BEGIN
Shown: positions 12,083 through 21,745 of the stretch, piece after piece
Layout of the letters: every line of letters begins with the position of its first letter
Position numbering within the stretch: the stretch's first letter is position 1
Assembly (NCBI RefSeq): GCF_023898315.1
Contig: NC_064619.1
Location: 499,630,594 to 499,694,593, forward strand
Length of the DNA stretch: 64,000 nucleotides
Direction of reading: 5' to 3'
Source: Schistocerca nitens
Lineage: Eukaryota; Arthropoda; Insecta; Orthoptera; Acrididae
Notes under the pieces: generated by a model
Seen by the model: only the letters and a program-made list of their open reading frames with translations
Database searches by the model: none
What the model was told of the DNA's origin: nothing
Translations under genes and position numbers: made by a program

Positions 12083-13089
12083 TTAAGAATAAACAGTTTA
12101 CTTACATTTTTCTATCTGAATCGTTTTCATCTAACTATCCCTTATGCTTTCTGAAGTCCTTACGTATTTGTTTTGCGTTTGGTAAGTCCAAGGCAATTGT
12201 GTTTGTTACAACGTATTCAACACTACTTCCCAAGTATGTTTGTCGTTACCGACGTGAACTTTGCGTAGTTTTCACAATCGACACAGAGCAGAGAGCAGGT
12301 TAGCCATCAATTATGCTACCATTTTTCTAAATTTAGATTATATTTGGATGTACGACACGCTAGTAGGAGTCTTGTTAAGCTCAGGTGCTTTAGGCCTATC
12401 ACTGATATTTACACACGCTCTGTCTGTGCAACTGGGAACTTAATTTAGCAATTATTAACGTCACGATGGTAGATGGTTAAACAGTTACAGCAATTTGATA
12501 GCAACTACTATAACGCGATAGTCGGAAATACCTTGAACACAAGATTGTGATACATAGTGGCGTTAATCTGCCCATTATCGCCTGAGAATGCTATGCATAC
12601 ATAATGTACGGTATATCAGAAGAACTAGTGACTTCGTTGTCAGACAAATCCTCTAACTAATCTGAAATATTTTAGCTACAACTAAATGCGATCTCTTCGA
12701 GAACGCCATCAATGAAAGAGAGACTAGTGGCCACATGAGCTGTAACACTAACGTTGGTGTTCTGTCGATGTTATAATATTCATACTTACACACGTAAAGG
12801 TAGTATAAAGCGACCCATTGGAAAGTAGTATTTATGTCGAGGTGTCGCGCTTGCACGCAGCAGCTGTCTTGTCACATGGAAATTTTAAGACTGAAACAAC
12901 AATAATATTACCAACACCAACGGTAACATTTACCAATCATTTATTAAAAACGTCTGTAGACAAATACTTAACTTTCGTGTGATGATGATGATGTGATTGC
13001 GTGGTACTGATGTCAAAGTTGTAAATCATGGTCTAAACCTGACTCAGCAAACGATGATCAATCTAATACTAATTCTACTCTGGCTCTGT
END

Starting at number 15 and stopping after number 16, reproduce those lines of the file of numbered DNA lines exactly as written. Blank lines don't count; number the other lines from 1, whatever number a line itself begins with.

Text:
Translations under genes and position numbers: made by a program

Positions 12083-13089